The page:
Creating a better school may be as simple as creating a smaller one. The results of two recent studies indicate that small schools may be the remedy for lots of things that are wrong with public education, especially for the nation's poor children. The separate studies credit small schools with reducing the negative effects of poverty on student achievement, reducing student violence, increasing parent involvement, and making students feel accountable for their behavior and grades.
Educators have long known that poverty hurts student achievement. Researchers Craig Howley, of Ohio University and the Appalachia Educational Laboratory, and Robert Bickel, of Marshall University, set out to find out whether smaller schools could reduce the negative effects of poverty on student achievement. In four separate studies of seven states, they repeatedly found that poor kids do better if they attend a small school. In fact, in the most recent four-state study, the correlation between poverty and low achievement was ten times stronger in larger schools than in smaller ones in all four states. Howley and Bickel found that the benefit of smaller schools was particularly important in the middle grades, when children are most at risk of dropping out.
The researchers initially evaluated schools in California. Howley then replicated the research in schools in West Virginia and Alaska.
More recently, the Rural School and Community Trust, a national nonprofit organization, asked Bickel and Howley to study School Size, Poverty, and Student Achievement in Montana, Ohio, Georgia, and Texas. The study included 13,600 urban, suburban, and rural schools in 2,290 school districts.
They found that at least one-fourth of the schools serving moderate- to low-income communities in Texas, one-third in Georgia, and two-fifths in Ohio are too large for students to achieve top performance. In Montana, among kids in grade 8 in larger districts, the power of poverty over achievement was 2.5 times greater than in smaller districts overall and three times greater in elementary-only districts.
SIZE MATTERS"Everyone knows that there is a strong association between social class and achievement and that this association works very much to the disadvantage of economically disadvantaged students," Bickel told Education World. "The California research, however, had the virtue of demonstrating that this disadvantage was exaggerated as school size increased."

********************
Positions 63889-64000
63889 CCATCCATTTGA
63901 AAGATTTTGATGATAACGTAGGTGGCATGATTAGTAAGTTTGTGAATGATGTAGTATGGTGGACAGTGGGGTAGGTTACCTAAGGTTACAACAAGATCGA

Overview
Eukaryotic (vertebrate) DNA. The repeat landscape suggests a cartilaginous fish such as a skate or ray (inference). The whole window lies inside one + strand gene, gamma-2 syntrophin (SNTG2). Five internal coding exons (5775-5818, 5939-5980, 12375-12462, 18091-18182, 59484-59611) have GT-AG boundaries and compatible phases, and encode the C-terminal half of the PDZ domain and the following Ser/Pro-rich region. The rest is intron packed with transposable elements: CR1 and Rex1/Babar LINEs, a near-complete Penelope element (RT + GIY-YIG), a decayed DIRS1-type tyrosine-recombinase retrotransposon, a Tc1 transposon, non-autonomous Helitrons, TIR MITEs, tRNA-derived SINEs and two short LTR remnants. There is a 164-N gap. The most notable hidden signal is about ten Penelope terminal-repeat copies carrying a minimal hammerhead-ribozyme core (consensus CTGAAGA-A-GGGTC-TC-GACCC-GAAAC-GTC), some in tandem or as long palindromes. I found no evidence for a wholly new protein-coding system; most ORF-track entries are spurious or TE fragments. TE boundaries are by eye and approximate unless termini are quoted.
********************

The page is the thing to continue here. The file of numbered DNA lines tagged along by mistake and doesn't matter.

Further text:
Each time Bickel and Howley conducted another study, the results were very similar. "It's very unusual in education research to find this degree of consistency," Bickel said.
Howley and Bickel did not base their findings on a definition of what constitutes a large or small school but looked at school size on a continuum. They found that poor students from relatively smaller schools outperform poor students from larger schools.
TEST SCORES DROP IN LARGE SCHOOLS
SMALL SCHOOLS MAKE 'CENTS'"A common argument for making schools larger is expressed in terms of economics of scale: Large schools save money," Bickel said. "Recently, however, using the Texas data set, we have found that 116 districts that have only one school for all grades have an expenditure per pupil that averages about $389 lower than the more conventionally modern schools. These schools tend to be small, they have at least 13 grade levels from kindergarten to grade 12, and the students are distributed more or less evenly across grade levels.
"Hardly sounds like a modern consolidated school," Bickel continued. "So perhaps cost in dollar terms is not a barrier to making schools more equitable places."
'TEACHER SATISFACTION WENT WAY UP!'Another study also linked student achievement with small schools. The two-year study, Small Schools: Great Strides, was conducted by Bank Street College of Education and funded by the Joyce Foundation.
A team of seven researchers took a close look at 150 small schools in Chicago, many created as part of education reform that started in the city during the past decade. The schools had enrollments between 200 to 400 students, far below the national average of 741, said Pat Wasley, one of the principal co-investigators of the study.